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Fantasma Colorado

Hugh Mungus's picture

"The Devil killed her, I tell you! It was the Devil, himself!" the hysterical woman shrieked.

The damsel in distress collapsed in her husband's arms, as the man gazed outside at the mangled, female body. The front yard was bleached with blood. Blood and a pureed hand, or maybe it was part of a face. From this distance, it was difficult to tell. Massive hoofprints ringed the area around the cadaver. Thick, red strands of hair littered the ground.

A second man, the slain woman's husband, rushed outside, collapsing to his knees and weeping over what was left of his dead spouse.

Inside the modest home, the rancher turned to his agonized wife. The woman gazed up, sensing her husband's skepticism. Her tear-stained face contorted. "I know you don't believe me, but the Devil was here! He visited our house, damnit!" The woman pointed to the crushed cadaver outside. "What else could have done that?!"

Miles away, 72 hours later, Lucifer made a second appearance, trampling the tent of two prospectors in the middle of the night. Escaping injury, the men scurried from their demolished shelter, as a monstrous beast galloped into the blackness. A search of the area turned up the same crimson fibers and enormous hoofprints left in the wake of the first encounter.

Both tales spread across 1883 southeast Arizona faster than syphilis in a Wild West whorehouse. Folks began whispering of Fantasma Colorado, a malevolent entity terrorizing the region.

From his perch on the ridge, Cyrus Hamblin could see the beast clearly. Word of the infamous Red Ghost had reached local newspapers. In these parts, Cyrus was one of the unlucky few able to read. Now, staring down at an angry camel, the man wondered if this animal was the cause of all the commotion. Had this been an ordinary dromedary, he felt certain those who experienced its wrath would recognize it for the beast of burden it was. Here in the afternoon Sun, though, the animal's fur gleaming red like rage, the camel appeared anything but prosaic.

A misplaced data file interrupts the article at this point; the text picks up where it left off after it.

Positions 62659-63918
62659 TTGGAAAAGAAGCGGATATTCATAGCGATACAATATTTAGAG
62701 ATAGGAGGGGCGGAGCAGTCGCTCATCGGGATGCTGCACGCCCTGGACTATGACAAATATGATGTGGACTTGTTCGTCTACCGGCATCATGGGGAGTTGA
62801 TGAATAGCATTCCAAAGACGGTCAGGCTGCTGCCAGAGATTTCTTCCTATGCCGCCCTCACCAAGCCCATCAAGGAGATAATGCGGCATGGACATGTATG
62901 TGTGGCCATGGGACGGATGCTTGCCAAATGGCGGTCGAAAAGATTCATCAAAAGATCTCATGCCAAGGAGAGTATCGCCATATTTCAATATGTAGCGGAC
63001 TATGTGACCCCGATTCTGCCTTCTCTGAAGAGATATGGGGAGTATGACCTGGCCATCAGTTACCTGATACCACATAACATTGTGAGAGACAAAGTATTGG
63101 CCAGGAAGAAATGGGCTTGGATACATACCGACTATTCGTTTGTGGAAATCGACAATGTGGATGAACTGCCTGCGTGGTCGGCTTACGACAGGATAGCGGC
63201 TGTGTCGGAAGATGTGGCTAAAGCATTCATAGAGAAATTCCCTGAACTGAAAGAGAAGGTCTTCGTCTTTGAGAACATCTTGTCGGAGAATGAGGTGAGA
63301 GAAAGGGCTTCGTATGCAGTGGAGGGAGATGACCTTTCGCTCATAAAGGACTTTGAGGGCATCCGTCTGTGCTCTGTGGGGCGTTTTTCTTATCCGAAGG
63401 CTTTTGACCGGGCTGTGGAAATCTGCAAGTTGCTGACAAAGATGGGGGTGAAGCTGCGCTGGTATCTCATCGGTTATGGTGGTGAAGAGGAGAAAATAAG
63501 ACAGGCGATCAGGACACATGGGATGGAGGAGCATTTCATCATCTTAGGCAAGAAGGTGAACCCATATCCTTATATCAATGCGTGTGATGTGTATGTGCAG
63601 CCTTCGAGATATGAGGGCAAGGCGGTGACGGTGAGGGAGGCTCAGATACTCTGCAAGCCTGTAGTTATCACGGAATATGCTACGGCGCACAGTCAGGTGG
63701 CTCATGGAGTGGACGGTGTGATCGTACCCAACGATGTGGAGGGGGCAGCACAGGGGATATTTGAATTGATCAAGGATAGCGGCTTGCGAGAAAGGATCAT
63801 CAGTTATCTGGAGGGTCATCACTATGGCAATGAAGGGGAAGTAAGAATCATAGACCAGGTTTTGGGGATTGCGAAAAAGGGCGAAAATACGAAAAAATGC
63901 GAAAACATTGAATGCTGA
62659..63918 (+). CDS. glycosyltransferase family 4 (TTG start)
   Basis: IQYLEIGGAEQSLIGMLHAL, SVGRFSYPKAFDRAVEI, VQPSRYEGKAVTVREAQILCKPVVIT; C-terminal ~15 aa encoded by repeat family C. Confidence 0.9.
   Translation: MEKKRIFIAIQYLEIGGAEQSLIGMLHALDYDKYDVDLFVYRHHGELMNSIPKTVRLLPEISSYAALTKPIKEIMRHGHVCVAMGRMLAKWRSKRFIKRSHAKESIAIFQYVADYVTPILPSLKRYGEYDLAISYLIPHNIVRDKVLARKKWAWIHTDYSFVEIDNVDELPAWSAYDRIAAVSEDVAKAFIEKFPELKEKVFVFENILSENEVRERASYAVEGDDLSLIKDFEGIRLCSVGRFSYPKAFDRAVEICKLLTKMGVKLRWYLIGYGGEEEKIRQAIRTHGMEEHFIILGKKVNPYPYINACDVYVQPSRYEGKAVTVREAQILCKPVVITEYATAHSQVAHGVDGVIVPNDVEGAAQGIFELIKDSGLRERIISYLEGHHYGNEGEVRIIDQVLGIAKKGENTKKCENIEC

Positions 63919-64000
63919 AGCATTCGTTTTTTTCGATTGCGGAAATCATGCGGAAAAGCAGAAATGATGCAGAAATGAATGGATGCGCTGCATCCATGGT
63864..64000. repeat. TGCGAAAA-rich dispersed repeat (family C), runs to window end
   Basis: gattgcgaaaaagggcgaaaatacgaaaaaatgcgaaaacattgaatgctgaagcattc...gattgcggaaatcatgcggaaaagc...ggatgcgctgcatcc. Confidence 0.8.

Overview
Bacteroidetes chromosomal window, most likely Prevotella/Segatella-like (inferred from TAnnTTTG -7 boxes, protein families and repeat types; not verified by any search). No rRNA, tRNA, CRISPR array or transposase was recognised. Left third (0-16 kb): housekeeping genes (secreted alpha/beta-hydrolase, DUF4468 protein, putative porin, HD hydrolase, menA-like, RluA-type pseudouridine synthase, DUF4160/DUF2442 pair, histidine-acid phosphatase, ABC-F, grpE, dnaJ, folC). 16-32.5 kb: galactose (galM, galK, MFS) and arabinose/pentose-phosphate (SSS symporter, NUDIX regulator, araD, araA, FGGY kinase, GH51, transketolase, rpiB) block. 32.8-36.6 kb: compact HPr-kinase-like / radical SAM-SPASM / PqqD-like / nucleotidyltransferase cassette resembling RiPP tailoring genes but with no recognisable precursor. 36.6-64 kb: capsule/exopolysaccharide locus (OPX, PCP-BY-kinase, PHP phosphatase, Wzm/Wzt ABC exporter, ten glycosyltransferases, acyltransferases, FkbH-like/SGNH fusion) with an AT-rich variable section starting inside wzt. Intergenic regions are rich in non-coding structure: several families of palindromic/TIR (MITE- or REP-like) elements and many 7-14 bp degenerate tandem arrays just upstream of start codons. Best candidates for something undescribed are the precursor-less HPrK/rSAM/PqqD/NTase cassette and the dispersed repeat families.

Strapped to the brute's back was something bizarre. Something horrible. Squinting, Cyrus swore the object leashed atop the monster was a decomposing, human corpse.

Weeks later, the beast was spotted again. This time by prospectors anxious for target practice. Although not a single bullet found pay dirt, the deafening reports of revolvers had caused the camel to sprint for its life. In the frenzy, the head of the animal's disintegrating rider came loose, landing at the feet of the astonished men.

Deduction painted a portrait of a lost settler facing dehydration, strapping himself to the back of the camel, in hopes the beast would find water before it was too late. Having to carry a fetid carcass through blazing heat, the dromedary probably became enraged, and exacted revenge on anything human within its path.

Sightings of Fantasma Colorado abated until 1893, when one Mizoo Hastings gunned down a beast thought to be the nefarious Red Ghost. By this time, the monster had relieved itself of its pesky passenger, and was traveling sans skeleton. However, rawhide straps believed to have once secured the corpse to the camel, were still attached to the animal's back. Oddly enough, these leather bands were affixed in a way the passenger could have never fastened, himself.

Had the man atop the animal been alive when attached to the creature, sent off into the desert as capital punishment? Was it more likely somebody possessing a maniacal sense of humor, a cadaver and a camel simply slung the body onto the beast to get a laugh? Perhaps we'll never know.

One thing is certain. Reports of dromedary sightings in Greenlee County, Arizona, persist to the present day. Not indigenous to the region, these beasts were imported by the U.S. Army in the 1850s as a means of transportation. The program fell apart when the animals, although well suited for the terrain, began displaying their inherently irate nature.

Some claim the fabled Fantasma Colorado still gallops across the desert in the Grand Canyon State. Should you care to take a look for yourself, Greenlee County can be accessed via U.S. Route 70, U.S. Route 191, State Route 75 or State Route 78.

Hugh Mungus

© 2011. Hugh Mungus

Reference Index

Treat, Wesley. (2007). Weird Arizona: Your Travel Guide to Arizona's Local Legends and Best Kept Secrets. pp 204-205. Sterling Publishing Co., Inc. ISBN: 1402739389



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